One of the common conditions I’ve seen in my practice is partial tendon tear from accident, overuse, trauma, etc.
Recovering from a partial tendon tear can be a long and difficult process. Tendons have a limited ability to heal themselves due to a lack of adequate blood flow. This, coupled with the potential for reinjury and chronic inflammation, can make the road to recovery seem daunting.
To promote healing and avoid more harm, it’s important to be patient and get the proper therapy. Rest and proper management of symptoms, such as pain and swelling, are crucial in the early stages of recovery. Gradually exercising and stretching the affected area can help regain strength and flexibility as healing progresses.
Recovery timeline for tendon
Healing Timeline: 3 weeks to a year
- Tendonitis: 3 weeks to 7 weeks
- Tendinosis: 3 months to 6 months
- Laceration: 5 weeks to 6 months
Factors like re-injury, chronic inflammation, ineffective treatment, and premature activity can delay healing.
Partial tendon tears require adequate blood flow, oxygen, and inflammation control to promote proper healing. Poor blood flow and oxygen supply can delay the recovery process, while chronic inflammation can impede it altogether. Therefore, it’s crucial to focus on these factors when treating partial tendon tears to ensure a full and successful recovery.
The following three strategies have been identified as effective in expediting the healing process without any negative consequences.
Aids tendon tear recovery by boosting nitric oxide production, improving blood flow and oxygen delivery to the affected area.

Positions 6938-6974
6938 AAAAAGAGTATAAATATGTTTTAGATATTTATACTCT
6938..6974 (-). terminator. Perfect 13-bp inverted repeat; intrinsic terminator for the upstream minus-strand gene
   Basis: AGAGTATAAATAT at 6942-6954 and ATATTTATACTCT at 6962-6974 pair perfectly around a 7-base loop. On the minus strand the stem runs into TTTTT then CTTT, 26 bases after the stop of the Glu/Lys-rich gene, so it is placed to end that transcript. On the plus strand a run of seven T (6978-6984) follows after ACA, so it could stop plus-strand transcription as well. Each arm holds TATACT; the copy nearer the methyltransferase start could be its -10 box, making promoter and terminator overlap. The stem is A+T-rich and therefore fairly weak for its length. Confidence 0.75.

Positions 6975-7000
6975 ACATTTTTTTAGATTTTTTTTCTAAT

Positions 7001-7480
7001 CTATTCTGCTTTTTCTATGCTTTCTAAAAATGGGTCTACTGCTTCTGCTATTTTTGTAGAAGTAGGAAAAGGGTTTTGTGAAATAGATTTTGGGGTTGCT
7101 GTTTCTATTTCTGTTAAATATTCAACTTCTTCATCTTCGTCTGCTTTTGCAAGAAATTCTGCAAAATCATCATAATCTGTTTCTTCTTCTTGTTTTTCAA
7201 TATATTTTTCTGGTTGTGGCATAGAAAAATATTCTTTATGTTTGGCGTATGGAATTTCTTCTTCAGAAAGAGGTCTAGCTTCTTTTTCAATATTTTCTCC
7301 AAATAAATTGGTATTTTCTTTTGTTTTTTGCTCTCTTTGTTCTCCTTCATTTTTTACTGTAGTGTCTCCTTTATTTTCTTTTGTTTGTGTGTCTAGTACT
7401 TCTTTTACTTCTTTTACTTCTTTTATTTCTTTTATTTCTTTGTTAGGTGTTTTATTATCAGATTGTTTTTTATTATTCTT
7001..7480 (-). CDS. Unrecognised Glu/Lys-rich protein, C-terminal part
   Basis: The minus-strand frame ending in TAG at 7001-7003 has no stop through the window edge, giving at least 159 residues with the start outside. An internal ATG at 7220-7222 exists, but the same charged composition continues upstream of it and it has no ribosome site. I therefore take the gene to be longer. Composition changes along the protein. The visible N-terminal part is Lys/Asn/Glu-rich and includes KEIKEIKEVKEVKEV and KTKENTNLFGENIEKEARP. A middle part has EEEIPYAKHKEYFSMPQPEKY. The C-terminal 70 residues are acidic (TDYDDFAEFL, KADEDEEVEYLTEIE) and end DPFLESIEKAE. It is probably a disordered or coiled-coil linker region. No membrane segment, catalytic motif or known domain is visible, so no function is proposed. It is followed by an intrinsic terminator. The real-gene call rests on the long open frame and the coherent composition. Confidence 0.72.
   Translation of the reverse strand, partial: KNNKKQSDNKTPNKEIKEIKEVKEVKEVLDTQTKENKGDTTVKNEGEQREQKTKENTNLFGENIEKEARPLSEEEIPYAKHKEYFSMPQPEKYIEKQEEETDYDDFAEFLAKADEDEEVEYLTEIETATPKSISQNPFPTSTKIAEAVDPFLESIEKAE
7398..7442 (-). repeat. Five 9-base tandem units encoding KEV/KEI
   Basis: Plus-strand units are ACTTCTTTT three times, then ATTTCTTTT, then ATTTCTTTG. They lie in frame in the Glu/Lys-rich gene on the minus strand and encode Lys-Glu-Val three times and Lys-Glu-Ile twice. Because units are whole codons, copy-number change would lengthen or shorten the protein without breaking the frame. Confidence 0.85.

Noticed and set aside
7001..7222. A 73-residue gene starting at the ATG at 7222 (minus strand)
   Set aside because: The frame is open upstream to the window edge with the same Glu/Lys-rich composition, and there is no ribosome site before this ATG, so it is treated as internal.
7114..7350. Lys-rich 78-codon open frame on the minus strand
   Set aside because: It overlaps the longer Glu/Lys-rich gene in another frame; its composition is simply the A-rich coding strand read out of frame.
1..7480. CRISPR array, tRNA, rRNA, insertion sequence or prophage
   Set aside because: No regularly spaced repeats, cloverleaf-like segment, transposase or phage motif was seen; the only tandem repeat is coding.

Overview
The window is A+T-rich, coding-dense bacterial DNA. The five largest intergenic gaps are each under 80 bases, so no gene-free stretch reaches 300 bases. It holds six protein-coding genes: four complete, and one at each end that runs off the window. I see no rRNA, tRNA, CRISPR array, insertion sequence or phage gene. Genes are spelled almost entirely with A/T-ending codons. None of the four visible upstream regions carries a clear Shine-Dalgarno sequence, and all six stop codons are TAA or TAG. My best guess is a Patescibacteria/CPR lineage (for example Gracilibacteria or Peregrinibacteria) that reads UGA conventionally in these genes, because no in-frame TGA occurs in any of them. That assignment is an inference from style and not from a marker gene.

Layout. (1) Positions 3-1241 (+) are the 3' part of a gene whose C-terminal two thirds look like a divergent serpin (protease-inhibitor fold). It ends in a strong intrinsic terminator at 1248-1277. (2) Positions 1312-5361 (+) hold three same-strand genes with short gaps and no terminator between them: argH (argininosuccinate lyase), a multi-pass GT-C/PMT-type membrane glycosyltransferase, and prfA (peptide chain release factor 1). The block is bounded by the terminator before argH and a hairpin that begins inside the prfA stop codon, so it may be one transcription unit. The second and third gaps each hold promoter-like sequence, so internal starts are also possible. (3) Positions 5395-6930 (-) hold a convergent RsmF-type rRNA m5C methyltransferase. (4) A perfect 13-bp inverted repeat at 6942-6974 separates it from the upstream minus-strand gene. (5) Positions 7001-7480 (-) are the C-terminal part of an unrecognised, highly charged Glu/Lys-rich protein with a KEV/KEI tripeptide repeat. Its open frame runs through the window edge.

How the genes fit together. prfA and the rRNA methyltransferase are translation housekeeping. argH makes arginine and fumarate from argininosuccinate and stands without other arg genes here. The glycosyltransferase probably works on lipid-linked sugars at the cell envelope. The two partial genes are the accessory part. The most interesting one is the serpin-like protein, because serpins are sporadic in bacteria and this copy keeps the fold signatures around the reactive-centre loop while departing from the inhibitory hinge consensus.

This increased blood flow can help stimulate tissue repair and reduce healing time. Additionally, L-citrulline has been found to reduce lactic acid buildup, which can help prevent further tissue damage and improve recovery. combining L-citrulline into a comprehensive treatment plan for tendon tears may help accelerate the healing process and improve overall outcomes.
Suggesting dose is between 4-8 g depending on the individuals and tolerance.
L-Citrulline is commonly found in the form of Citrulline Malate. In my experience, L-Citrulline is absorbed more rapidly than Citrulline Malate. However, if pure Citrulline is not available, Citrulline Malate can be a suitable alternative.
Graston Technique is a manual therapy that uses stainless steel instruments to treat soft tissue injuries. It can reduce adhesion and swelling in tendon tear injuries, which helps speed up recovery and improve function.
It’s non-invasive and drug-free, making it a safe option for those seeking natural healing solutions.
If you can’t afford to buy a set of Graston tools for $500, a silver spoon can be a good alternative. However, please be careful not to use the sharp end, as it can cause skin damage, irritation, and bleeding. Please ensure that the tissue has a mild redness after undergoing Graston therapy.
Boswellia, a natural anti-inflammatory herb, has been found to be beneficial for those recovering from a partial tendon tear. It works by reducing swelling and pain, and promoting healing in the affected area. Boswellia contains boswellic acids, which have been shown to inhibit inflammation-causing enzymes in the body.
This makes it an effective and safe alternative to traditional pain medications. Boswellia can aid in faster healing and better outcomes when added to a treatment plan for a partial tendon tear.
Other natural remedies can also assist with a partial tendon tear. Turmeric, a spice used in Indian cuisine, contains curcumin, which has powerful anti-inflammatory properties. Ginger, another culinary spice, has been used to help reduce pain and improve circulation.
Omega-3 fatty acids are also beneficial for reducing inflammation and promoting healing. Consuming fish oil supplements or cold-water fish can provide the essential fatty acids required for the healing process. Physical therapy can also be beneficial for strengthening the injured area, reducing pain, and swelling.